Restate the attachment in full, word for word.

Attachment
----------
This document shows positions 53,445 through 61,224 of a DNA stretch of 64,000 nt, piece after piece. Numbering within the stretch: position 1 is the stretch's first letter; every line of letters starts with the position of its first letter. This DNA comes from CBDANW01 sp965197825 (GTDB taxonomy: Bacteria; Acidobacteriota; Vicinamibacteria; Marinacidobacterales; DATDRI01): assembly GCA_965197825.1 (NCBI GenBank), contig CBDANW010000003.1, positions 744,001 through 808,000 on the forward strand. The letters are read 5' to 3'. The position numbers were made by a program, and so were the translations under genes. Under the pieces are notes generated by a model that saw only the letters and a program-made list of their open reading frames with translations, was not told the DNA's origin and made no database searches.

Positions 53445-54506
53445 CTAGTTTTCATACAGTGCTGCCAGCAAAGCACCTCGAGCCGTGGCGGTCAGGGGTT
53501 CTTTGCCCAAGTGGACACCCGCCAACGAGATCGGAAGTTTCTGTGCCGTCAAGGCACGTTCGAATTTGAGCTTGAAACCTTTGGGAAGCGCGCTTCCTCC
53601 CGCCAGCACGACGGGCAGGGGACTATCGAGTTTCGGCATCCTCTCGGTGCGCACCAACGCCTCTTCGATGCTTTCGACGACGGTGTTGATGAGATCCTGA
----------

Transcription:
This document shows positions 53,445 through 61,224 of a DNA stretch of 64,000 nt, piece after piece. Numbering within the stretch: position 1 is the stretch's first letter; every line of letters starts with the position of its first letter. This DNA comes from CBDANW01 sp965197825 (GTDB taxonomy: Bacteria; Acidobacteriota; Vicinamibacteria; Marinacidobacterales; DATDRI01): assembly GCA_965197825.1 (NCBI GenBank), contig CBDANW010000003.1, positions 744,001 through 808,000 on the forward strand. The letters are read 5' to 3'. The position numbers were made by a program, and so were the translations under genes. Under the pieces are notes generated by a model that saw only the letters and a program-made list of their open reading frames with translations, was not told the DNA's origin and made no database searches.

Positions 53445-54506
53445 CTAGTTTTCATACAGTGCTGCCAGCAAAGCACCTCGAGCCGTGGCGGTCAGGGGTT
53501 CTTTGCCCAAGTGGACACCCGCCAACGAGATCGGAAGTTTCTGTGCCGTCAAGGCACGTTCGAATTTGAGCTTGAAACCTTTGGGAAGCGCGCTTCCTCC
53601 CGCCAGCACGACGGGCAGGGGACTATCGAGTTTCGGCATCCTCTCGGTGCGCACCAACGCCTCTTCGATGCTTTCGACGACGGTGTTGATGAGATCCTGA